Signal design facilitates recognition but not detection: A field test using robots

Previously posted on Anole Annals:

The use of programmable robots (‘mechanical models’ is more accurate) to minimise disturbance while observing wildlife, or to run behavioural experiments in the field, has slowly increased in the last decade and studies across many taxa have utilized this approach (Martins et al., 2005; Partan et al., 2009; Cianca et al., 2013; Macedonia et al., 2013; Clark et al., 2015). I’d argue that “robots” are one for the most important tools for behavioural ecologists studying communication or display behaviour, as they are one of the few ways in which we can conduct field-based experiments – mimicking or manipulating animal behaviour, colour or morphology in any way – in the animal’s natural environment.

We recently published a paper in the Journal of Evolutionary Biology, using robots in playback experiments to test the importance of ornament design for signal detection and conspecific recognition.

Many factors potentially affect signal design, including the need for rapid signal detection and the ability to identify the signal as conspecific. As understanding these different sources of selection on signal design is essential in the larger goal of explaining the evolution of both signal complexity and signal diversity, here we assessed the relative importance of detection and recognition for signal design in the Black-bearded gliding lizard, Draco melanopogon (fig. 1). Lizards of the species-rich genus Draco use large extendible dewlaps for communication, that differ in colour pattern and size between species – in a similar fashion to the anoles.

AA_figure 1


Figure 1 A. Male D. melanopogan, dewlap naturally extended (image a still from behavioural trials) and the angle of dewlap extension as measured from still; B. robot, dewlap treatments (Bi) solid colour and Bii) two-coloured); and C. artificially extended dewlaps of a male and female D. melanopogan.

To test whether the dewlap colour and pattern function more to facilitate 1. signal detection and 2. conspecific recognition, we presented free-living lizards with robots displaying dewlaps of six different designs, varying in the proportion of the black and white components.

In this case, our robots were just ‘visual flags’ that mimicked the dewlap size and shape, as well as the speed and display pattern of live Draco melanopogan lizards (video 1). Having only the dewlap / visual flag and not the rest of the lizard body allowed us to look solely at the salience of the dewlap colour and pattern itself – without adding any identifying or qualifying information in the form of a body.

Video 1: ‘The floating dewlap’

Our experiment had six colour treatments ranging from “natural” (population typical design, fig. 1) to unnatural (wrong colour, no pattern) – and from very conspicuous (high internal contrast and high contrast against the background for each colour) to very inconspicuous (matching the luminance of the background). Thus, we could test both the ‘detection’ and ‘conspecific recognition’ hypotheses with the same set of treatments.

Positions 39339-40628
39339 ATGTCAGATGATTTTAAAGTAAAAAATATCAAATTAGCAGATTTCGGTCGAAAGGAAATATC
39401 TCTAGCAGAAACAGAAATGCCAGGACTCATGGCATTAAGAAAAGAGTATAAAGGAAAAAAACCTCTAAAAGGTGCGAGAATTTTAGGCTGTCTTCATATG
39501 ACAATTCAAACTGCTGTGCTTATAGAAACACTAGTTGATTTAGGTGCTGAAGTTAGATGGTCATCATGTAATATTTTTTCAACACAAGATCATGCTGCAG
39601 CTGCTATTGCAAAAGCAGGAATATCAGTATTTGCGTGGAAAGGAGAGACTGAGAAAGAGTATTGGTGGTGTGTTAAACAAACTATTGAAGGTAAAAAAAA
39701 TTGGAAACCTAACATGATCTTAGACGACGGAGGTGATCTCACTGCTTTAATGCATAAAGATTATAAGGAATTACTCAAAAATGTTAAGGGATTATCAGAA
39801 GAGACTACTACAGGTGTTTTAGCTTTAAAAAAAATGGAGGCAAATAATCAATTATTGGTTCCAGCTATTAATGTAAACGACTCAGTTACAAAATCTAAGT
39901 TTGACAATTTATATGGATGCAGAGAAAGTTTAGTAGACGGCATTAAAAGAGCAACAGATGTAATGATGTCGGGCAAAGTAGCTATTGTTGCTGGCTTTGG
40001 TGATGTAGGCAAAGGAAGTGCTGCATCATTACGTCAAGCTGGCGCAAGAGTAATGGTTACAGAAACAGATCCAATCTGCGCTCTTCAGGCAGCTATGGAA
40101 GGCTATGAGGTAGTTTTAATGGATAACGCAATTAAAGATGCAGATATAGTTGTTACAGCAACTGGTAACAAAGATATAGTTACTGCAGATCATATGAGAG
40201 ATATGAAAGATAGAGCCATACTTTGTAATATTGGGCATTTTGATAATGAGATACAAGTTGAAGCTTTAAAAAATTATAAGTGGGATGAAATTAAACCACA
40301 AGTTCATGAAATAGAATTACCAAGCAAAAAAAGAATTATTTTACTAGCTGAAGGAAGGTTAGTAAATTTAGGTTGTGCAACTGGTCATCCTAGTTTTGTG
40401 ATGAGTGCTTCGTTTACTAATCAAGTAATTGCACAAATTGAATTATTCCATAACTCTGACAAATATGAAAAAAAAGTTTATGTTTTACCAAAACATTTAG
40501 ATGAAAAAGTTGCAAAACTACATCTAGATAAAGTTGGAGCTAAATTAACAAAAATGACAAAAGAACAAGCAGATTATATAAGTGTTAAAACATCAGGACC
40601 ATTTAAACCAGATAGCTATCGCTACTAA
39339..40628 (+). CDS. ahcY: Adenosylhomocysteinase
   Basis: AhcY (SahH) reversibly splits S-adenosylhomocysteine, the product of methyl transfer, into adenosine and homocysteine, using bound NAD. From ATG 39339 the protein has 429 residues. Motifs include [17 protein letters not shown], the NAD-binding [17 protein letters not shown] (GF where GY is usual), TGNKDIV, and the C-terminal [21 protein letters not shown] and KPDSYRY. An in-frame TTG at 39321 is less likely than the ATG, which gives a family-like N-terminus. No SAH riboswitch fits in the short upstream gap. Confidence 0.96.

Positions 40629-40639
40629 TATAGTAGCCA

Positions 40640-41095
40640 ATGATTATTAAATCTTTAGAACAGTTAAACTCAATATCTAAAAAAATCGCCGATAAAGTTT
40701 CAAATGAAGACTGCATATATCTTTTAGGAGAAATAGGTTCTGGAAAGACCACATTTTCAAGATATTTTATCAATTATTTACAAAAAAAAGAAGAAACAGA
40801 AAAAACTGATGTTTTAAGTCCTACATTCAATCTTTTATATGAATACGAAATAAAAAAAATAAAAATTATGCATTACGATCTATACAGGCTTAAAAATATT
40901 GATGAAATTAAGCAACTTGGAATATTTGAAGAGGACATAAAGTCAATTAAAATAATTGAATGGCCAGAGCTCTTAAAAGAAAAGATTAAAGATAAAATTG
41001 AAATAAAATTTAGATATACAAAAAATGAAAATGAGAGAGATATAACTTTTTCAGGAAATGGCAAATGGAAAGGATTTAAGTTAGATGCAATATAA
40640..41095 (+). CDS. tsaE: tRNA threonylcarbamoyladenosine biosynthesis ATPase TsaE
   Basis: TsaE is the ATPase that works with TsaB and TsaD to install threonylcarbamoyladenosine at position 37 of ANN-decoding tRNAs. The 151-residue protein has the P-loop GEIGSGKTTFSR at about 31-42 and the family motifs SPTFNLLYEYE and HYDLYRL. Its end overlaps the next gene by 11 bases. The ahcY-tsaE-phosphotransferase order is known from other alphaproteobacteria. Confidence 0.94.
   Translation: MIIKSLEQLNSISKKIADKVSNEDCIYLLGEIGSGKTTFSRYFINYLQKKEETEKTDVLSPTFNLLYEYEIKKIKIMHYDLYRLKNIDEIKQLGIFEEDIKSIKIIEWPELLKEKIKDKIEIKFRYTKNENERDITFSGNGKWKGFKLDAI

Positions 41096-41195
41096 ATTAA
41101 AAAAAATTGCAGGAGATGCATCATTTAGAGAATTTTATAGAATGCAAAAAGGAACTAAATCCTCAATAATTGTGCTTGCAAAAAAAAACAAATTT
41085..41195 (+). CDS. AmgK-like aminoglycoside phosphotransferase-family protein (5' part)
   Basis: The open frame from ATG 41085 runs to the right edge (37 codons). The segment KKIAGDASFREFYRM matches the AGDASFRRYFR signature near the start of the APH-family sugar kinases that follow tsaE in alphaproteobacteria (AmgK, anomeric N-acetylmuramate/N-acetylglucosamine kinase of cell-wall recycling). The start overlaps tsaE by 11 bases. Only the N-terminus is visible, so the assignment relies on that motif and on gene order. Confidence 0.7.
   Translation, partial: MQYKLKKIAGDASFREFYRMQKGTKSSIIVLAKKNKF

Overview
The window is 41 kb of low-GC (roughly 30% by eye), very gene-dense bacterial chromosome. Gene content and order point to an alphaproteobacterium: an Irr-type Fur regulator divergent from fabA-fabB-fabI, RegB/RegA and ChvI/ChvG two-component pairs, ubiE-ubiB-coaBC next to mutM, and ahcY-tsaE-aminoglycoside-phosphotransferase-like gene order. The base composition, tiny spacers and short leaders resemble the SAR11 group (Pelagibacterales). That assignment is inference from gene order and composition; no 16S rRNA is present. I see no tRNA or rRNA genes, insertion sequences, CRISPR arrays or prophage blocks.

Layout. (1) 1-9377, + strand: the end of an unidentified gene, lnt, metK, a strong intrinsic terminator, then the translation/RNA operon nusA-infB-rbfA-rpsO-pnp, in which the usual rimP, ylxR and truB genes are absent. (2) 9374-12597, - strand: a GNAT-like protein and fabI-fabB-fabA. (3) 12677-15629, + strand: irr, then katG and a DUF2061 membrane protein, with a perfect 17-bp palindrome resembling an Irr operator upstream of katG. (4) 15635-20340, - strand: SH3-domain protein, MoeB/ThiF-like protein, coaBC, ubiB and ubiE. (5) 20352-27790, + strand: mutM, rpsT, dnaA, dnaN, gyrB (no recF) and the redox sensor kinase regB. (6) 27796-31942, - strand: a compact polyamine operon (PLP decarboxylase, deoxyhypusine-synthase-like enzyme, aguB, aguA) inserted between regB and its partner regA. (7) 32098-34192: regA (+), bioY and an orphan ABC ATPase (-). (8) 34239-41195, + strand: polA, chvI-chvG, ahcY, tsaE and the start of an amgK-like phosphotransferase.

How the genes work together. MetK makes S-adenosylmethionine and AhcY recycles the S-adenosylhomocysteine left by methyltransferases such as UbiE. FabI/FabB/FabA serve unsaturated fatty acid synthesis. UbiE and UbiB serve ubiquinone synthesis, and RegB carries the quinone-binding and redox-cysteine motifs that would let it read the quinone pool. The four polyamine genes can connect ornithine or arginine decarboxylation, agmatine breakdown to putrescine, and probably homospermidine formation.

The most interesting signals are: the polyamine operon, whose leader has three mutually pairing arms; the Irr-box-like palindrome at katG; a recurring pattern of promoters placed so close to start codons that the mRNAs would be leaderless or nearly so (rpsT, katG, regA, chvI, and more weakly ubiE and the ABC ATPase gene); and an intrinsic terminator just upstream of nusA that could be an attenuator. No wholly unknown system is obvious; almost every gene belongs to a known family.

Predictions for Hypothesis 1: We predicted that should the dewlap colour pattern function in signal detection, that more conspicuous dewlap treatments would be detected sooner than less conspicuous dewlaps. Each of the two-coloured treatments were more conspicuous than the single-coloured treatments, as they had the same high contrast black and white elements, but they also had the high internal contrast of the black against the white (75.02 JND). Provided the receiver has sufficient visual acuity at the viewing distance to be able to distinguish the two colours from one another, internal contrast increases signal conspicuousness, and the more equal the two adjacent colour patches are in size (i.e. 50% of the dewlap black – 50% of the dewlap white) the greater the internal contrast. There is no existing data on the visual acuity of Draco lizards, so for this experiment we stuck to the natural dewlap size and viewing distances, with small oscillations around the natural proportions of black and white.

Therefore the 50-50 treatment was predicted to be detected most rapidly, followed by the 70-30 and the 90-10 treatment. The single-coloured dewlaps (black, white and grey) lacked internal contrast and so we predicted they would all be detected with a greater latency than the two-coloured treatments. The grey treatment was the least conspicuous so we expected that the be the least readily detected (table 1).


Table 1. Achromatic contrast values (JND – two-coloured treatments are taken as a weighted average, which assumes the two colours can be resolved); predictions for the detection hypothesis; and predictions for the conspecific recognition hypothesis.

Predictions for Hypothesis 2: Should dewlap colour pattern function in conspecific recognition, we predicted that the most natural looking dewlap (those closest in colour and pattern to the population typical design) would elicit the greatest response from live lizards. Therefore, we expected the 70-30 dewlap to elicit the greatest response, followed by the 50-50 and the 90-10 dewlap treatments. Then come the single-colour treatments. The black and the white had at least one correct colour, but lacked that ‘pattern’, whilst the grey lacked both colour and pattern. So we predicted a lesser response for the solid black treatment and the solid white treatments, compared to the two-coloured treatments, and we expected the solid grey to elicit the least response from conspecifics (table 1).